3) Because he was going west to east the whole time, he was about three shades darker on his right side than his left.
posted by ricochet biscuit at 1:07 PM on June 6, 2012 [1 favorite]


Mike Hall, a 31 year old British man, has just cycled 18,000 miles around the world unsupported.

I'd have worn a jock strap or at least some spandex. OH SHIT ZING!!!!!!!!!!
posted by nathancaswell at 1:11 PM on June 6, 2012 [3 favorites]


Ok.. the circumference of the world is about 24,000 miles. Wouldn't a "round the world" trip need to meet that number? Otherwise you can just fly over land, like he did when he flew from Turkey to India, or skipping most of SE Asia and South America entirely.
posted by stbalbach at 1:11 PM on June 6, 2012 [1 favorite]


yeah, stbalbach asks my question - why the flight from india to turkey ?
posted by k5.user at 1:13 PM on June 6, 2012 [1 favorite]


I don't want to be that guy, but judging from the route map he skipped the entirety of Asia through convenient flights.
posted by whyareyouatriangle at 1:14 PM on June 6, 2012 [1 favorite]


er, that guy.
posted by whyareyouatriangle at 1:14 PM on June 6, 2012


I see the rules say:
"4. The minimum distance travelled should be 18,000 miles (28,970 km) and the total distance travelled by the participant should exceed an equator’s length, i.e. more than 24,900 miles (40,075 km).
So the 24,900 is included with air miles.
posted by stbalbach at 1:15 PM on June 6, 2012


Awesome. Adventure of a lifetime! On of those 'best thing you'd never do again' challenges. Well done.
posted by nickrussell at 1:17 PM on June 6, 2012


yeah, stbalbach asks my question - why the flight from india to turkey ?

hmm yes let us cycle through the safe and friendly nations of pakistan, afghanistan, iraq, etc.
posted by entropicamericana at 1:18 PM on June 6, 2012 [1 favorite]


Not to mention Himalaya, Kush, no roads.
posted by rtha at 1:18 PM on June 6, 2012


Ok, the race isn't really really really "around the world", but you can't really bike around the world, because you can't bike on water. "The Rules" linked to above by gubo is a helpful document. All these cyclists play by the same rules so in any case it's a legit race.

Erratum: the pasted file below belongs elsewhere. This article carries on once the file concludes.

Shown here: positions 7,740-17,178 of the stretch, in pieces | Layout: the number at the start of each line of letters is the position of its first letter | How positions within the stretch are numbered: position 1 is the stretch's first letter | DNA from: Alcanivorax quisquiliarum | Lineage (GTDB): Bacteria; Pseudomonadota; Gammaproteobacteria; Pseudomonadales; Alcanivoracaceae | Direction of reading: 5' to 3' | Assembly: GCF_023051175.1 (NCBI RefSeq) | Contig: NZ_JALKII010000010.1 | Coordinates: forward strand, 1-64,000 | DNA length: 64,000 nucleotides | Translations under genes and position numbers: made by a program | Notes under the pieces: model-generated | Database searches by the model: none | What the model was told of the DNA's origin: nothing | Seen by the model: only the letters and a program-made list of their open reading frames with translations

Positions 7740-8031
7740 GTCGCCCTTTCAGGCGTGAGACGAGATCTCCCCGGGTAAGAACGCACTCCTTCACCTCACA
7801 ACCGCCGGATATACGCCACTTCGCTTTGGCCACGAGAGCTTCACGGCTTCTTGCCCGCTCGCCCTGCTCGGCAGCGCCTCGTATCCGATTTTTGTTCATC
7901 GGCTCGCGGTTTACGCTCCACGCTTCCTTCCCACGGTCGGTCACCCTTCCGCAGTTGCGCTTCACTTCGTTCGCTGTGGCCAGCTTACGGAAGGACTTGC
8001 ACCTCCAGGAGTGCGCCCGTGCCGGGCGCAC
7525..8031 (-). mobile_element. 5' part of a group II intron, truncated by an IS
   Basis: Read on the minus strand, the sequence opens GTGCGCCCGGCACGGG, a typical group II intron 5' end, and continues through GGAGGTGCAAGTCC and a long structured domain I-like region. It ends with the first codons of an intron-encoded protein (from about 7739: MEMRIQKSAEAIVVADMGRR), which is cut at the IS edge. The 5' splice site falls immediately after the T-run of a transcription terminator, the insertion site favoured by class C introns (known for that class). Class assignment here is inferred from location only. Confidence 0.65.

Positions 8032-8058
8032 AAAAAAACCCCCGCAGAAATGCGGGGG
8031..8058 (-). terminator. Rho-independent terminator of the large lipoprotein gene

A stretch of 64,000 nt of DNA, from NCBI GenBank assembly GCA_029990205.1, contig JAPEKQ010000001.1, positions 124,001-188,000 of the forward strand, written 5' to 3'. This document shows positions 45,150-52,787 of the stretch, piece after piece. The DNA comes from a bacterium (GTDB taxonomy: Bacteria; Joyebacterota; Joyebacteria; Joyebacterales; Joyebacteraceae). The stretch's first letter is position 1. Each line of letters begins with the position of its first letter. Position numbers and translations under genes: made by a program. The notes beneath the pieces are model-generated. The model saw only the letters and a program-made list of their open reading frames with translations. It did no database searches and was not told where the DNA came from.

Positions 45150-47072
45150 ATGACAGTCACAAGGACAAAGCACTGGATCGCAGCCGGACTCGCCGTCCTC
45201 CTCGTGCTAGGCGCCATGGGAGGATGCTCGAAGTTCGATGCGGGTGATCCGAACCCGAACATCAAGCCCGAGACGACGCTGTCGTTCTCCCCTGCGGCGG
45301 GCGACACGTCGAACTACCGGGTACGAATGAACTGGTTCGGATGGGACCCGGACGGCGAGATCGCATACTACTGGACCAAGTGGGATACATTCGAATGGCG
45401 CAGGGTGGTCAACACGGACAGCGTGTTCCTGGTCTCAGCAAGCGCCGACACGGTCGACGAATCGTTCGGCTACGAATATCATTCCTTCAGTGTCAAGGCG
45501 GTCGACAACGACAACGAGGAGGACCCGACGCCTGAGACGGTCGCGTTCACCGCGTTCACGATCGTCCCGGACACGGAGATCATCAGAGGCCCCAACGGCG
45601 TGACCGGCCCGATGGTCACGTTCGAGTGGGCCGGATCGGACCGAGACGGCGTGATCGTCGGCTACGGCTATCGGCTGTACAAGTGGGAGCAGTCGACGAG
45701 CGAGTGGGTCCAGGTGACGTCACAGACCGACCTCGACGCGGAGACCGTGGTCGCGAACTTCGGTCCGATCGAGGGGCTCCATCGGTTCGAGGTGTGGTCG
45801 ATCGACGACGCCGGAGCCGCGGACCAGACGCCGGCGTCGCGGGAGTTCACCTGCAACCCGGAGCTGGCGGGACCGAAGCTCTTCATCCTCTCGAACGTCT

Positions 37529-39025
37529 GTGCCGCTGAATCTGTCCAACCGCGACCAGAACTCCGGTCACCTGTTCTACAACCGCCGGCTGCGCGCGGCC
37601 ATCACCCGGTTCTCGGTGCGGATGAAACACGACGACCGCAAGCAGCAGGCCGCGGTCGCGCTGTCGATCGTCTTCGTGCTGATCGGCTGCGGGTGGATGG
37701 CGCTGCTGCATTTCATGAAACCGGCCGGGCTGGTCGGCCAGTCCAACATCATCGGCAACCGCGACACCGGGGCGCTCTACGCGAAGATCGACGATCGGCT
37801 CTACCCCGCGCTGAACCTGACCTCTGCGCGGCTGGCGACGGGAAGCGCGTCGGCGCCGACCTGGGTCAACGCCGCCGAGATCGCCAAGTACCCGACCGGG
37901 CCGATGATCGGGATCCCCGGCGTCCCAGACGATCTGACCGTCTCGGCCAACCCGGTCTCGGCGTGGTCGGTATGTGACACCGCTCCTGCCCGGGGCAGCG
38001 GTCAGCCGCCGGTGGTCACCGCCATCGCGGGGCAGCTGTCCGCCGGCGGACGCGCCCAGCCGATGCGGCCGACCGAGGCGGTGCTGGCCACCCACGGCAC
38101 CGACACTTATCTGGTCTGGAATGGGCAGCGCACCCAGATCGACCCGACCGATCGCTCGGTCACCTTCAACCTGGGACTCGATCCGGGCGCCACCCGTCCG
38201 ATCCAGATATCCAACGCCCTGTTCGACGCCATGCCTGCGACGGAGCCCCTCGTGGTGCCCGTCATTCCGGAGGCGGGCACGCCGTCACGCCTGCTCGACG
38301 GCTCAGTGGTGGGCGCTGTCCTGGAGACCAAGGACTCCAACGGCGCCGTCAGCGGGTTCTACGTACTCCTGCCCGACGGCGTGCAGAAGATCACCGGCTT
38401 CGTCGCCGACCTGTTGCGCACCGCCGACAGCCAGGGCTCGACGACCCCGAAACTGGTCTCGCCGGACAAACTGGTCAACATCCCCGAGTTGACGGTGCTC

And what a fuckin race it is! I am in awe of this guy.
posted by beau jackson at 1:19 PM on June 6, 2012


Not to mention Himalaya, Kush, no roads.

He could've strapped the bike to a yak, come on.
posted by elizardbits at 1:23 PM on June 6, 2012


I'm just going to assume that he crossed bodies of water by riding his bike along the ocean floor while wearing an old timey dive suit. Please, nobody ruin this idea with facts.
posted by brundlefly at 1:24 PM on June 6, 2012 [11 favorites]


There are roads, though, save for a stretch of Siberia— as seen in Ewan McGregor's Long Way Round. While it Hall's trip surely is impressive, it seems as though a true circumnavigation necessitates crossing Russia, and not taking several thousand km flights where one would be otherwise available to cross by land. Yes, obviously one must fly over water.
posted by whyareyouatriangle at 1:24 PM on June 6, 2012


This last Saturday I rode about 80 miles, which is about the farthest I've been able to ride in single day since starting a family ~6 years ago. I was feeling rather herculean. Until now.
posted by dgran at 1:24 PM on June 6, 2012


This guy tried to ride around the world in 80 days, "eau claire" so to speak. At the time he kept a blog on lemonde.fr while he was doing it, so naturally all accounts are en Français, and I think it's paywalled now to boot. He was sponsored and supported, though, and I don't think he finished in under 80 days - I think he got quite sick at one point, which frankly is to be expected riding at a miles/day rate solidly above the Grand Tour level for 3 straight months. He did finish, though.

I don't think this can be stressed enough - this is a world-class athlete-level accomplishment.
posted by the painkiller at 1:25 PM on June 6, 2012


I wonder what the record is for the most miles cycled in this race (or does everyone just do the minimum 18K to win time-wise). Neat post -- hadn't heard of this race before!
posted by bluefly at 1:27 PM on June 6, 2012


On a more human scale, I suppose, a friend of mine just finished cycling from Alaska to the southern tip of South America. Just had drinks with him last week, oddly enough.